California Cannabis Claims: Conversion

We’re back with the newest part in our series on common California cannabis claims. Today, we’ll be covering one we often see in the context of buyer v. seller disputes: conversion.

How does California define a conversion claim?

The technical definition of conversion is “the wrongful exercise of dominion over the personal property of another.” It essentially means that the defendant interfered with the plaintiff’s right to possession of tangible property (not including real property). If a conversion claim is found, the plaintiff is entitled to recover the full value of the property. The plaintiff may also be entitled to punitive and other additional damages in certain contexts (more on that below). As I mentioned above, we typically see this claim pop up when a seller provides product to a buyer but doesn’t get paid – since the seller hasn’t received the benefit of the bargain, the buyer’s continued possession of the product could form the basis of a California cannabis claim for conversion.

Statute of limitations

The statute of limitations for conversion is three years. This means the claim needs to be filed within three years of the wrongful taking. There are exceptions to this rule though. First, if the defendant’s taking was initially lawful (like someone borrowed your tools with your permission), the clock starts ticking when the defendant rejects the plaintiff’s property rights (you ask for your tools back and they refuse to give them back). Second, if the defendant fraudulently conceals the conversion, the clock starts ticking when the plaintiff discovers or should have discovered the conversion. This second scenario is commonly known as the “discovery rule.”

Elements of a conversion claim

California Civil Jury Instructions (CACI) is a helpful that shows the elements of for California claims and causes of action. The relevant CACI instruction for conversion provides that in order to establish this claim, the plaintiff must prove all of the following:

  1. That the plaintiff owned (or possessed) some item of personal property;
  2. That the defendant substantially interfered with the plaintiff’s personal property by knowingly or intentionally taking possession of the personal property (or preventing plaintiff from having access to, destroying, or refusing to return the personal property);
  3. That the plaintiff did not consent;
  4. That the plaintiff was harmed; and
  5. That the defendant’s conduct was a substantial factor in causing the plaintiff’s harm.

So what needs to be established is this: the plaintiff lawfully owned something, the defendant wrongfully interfered with that ownership, and the defendant’s interference caused the plaintiff’s harm. If a plaintiff proves all of these elements and there are no applicable defenses, they can succeed on their California cannabis claim. The issue then becomes what remedies are available.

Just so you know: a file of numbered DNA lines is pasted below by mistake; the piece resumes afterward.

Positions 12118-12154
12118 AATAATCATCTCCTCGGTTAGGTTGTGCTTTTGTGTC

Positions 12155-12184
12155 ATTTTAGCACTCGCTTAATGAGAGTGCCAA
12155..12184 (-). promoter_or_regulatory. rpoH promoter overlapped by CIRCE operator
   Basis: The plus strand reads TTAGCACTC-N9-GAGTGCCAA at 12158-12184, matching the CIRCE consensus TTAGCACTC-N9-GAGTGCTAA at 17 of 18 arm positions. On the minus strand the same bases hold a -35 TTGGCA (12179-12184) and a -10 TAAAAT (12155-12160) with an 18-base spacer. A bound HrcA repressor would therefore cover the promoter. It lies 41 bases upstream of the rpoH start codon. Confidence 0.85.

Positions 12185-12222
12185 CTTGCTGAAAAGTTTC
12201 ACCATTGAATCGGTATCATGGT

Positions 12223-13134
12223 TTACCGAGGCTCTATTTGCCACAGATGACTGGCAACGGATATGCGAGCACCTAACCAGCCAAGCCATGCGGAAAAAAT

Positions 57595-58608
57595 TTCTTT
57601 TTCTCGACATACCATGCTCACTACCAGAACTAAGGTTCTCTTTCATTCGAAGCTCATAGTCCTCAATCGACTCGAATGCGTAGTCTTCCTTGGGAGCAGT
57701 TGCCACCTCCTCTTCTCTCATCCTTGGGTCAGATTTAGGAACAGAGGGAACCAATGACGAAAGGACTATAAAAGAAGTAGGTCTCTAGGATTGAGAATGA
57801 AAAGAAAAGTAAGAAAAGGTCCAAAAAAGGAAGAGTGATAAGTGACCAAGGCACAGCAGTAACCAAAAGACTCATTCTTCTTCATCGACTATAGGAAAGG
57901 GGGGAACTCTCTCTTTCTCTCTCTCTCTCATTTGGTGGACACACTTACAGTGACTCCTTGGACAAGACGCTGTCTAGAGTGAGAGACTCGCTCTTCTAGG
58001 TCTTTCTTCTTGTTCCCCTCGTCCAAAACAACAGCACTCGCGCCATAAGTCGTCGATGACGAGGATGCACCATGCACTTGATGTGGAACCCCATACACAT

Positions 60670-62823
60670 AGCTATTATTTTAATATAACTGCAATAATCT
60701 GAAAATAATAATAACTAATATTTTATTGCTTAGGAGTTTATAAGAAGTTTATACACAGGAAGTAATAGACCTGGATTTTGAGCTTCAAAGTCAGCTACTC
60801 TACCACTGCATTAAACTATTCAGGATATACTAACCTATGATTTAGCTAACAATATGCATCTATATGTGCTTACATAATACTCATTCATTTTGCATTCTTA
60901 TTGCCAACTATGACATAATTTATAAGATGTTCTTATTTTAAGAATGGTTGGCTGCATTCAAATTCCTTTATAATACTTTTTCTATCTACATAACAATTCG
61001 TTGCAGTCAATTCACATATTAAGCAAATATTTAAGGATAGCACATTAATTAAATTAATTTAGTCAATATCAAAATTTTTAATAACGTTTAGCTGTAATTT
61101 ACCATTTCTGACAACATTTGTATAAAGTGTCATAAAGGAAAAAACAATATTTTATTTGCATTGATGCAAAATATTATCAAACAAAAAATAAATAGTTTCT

Remedies for claims of conversion

California Civil Code sections 3336-3338 specifically address damages for conversion. The normal measure of damages is the full fair market value of the property, plus interest. The fair market value is measured at the time of conversion – so for example, if product prices rapidly fell between the time of the conversion and the time of the lawsuit, the plaintiff would be entitled to that initial, higher price.

Conversion claims are especially scary because they potentially open the door to punitive damages. Punitive damages are available where plaintiff shows by clear and convincing evidence that defendant was guilty of oppression, fraud, or malice. In a case of willful conversion – i.e., someone breaks into a California cannabis business and steals something – this may not be all that hard to prove. In most cases, this can be much more difficult to prove.

Finally, when the facts of the conversion claim also constitute receipt of stolen property under Penal Code § 496, the plaintiff may seek treble damages (damages x3), costs of suit, and reasonable attorneys’ fees. There is a line of California case law that specifically establishes that Section 496 can apply to “ordinary business disputes where traditional remedies for breach of contract, fraud, and conversion were available.”


For our other articles on common California claims, see:

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California, Litigation